By Monday the fund neared $85,000, just six days after it was created and barely a week after the 57-year-died suddenly while walking through Vancouver's North Shore mountains.
In a note posted on the North Shore Rescue's website, society treasurer Ron Royston says members worry about confusion over a second fund created by the Justice Institute of BC in Jones' memory to pay the education costs of aspiring paramedics.
Jones was also a veteran paramedic and Vancouver-based Mountain Equipment Co-op has pledged to match all donations to the Justice Institute fund, up to a maximum of $10,000.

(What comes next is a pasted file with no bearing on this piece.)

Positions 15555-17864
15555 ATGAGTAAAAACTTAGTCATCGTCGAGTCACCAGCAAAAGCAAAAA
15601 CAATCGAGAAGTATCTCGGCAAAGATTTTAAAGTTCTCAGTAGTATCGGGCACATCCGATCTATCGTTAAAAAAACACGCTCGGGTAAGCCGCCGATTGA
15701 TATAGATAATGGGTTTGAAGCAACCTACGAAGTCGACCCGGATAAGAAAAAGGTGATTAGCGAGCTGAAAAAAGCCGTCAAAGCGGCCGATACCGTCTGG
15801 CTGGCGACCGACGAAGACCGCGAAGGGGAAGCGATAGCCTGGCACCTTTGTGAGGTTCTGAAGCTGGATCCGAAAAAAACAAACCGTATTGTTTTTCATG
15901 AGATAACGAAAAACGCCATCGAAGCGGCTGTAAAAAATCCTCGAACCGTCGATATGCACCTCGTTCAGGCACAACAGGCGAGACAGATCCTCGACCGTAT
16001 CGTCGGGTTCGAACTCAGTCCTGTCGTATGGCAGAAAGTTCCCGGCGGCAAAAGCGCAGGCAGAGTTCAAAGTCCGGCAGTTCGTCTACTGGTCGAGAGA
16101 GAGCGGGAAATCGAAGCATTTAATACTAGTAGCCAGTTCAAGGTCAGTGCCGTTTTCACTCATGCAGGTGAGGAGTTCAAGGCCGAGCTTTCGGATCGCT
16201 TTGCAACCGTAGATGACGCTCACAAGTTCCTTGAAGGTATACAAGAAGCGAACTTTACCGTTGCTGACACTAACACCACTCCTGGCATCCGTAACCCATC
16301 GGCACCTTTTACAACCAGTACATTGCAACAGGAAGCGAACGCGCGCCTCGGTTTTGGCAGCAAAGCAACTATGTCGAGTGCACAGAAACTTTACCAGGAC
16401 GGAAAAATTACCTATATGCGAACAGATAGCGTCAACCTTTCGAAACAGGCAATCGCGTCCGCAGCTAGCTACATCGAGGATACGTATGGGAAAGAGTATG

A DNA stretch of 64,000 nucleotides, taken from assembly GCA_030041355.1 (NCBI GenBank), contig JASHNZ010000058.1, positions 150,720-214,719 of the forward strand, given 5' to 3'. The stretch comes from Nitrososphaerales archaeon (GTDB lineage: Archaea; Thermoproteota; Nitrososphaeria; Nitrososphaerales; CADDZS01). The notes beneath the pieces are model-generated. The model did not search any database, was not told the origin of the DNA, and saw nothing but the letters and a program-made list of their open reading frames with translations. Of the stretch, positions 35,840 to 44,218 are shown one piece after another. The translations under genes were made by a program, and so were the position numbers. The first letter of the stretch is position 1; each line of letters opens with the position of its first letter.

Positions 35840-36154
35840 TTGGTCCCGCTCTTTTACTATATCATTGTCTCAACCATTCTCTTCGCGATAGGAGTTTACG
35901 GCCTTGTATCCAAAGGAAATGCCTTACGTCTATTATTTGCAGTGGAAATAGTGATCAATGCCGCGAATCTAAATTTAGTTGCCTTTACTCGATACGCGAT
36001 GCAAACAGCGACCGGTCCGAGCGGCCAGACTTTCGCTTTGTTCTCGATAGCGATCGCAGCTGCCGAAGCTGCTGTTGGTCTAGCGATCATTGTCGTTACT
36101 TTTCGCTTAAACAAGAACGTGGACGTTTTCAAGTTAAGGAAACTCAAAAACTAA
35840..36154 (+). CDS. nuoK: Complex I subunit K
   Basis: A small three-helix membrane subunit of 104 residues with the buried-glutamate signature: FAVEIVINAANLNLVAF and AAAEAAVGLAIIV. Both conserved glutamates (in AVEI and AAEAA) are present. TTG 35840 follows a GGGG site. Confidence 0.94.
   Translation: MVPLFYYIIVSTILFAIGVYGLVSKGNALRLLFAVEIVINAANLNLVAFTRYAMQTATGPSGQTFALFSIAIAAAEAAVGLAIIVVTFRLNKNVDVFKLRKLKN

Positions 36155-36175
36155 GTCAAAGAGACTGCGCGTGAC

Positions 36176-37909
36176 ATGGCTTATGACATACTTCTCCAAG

Royston says Jones' family and North Shore Rescue appreciate the efforts of the Justice Institute, but the priority is their own legacy fund, which will support Jones' dream of making the rescue team self-sufficient.
The team kept a promise to its former leader on Sunday night as members, including Jones's son Curtis, answered the first call-out since the death — guiding a group of eight hikers to safety after they got lost on a North Shore trail.
Note to readers: This is a corrected story. A previous version incorrectly identified Curtis Jones as Craig Jones.
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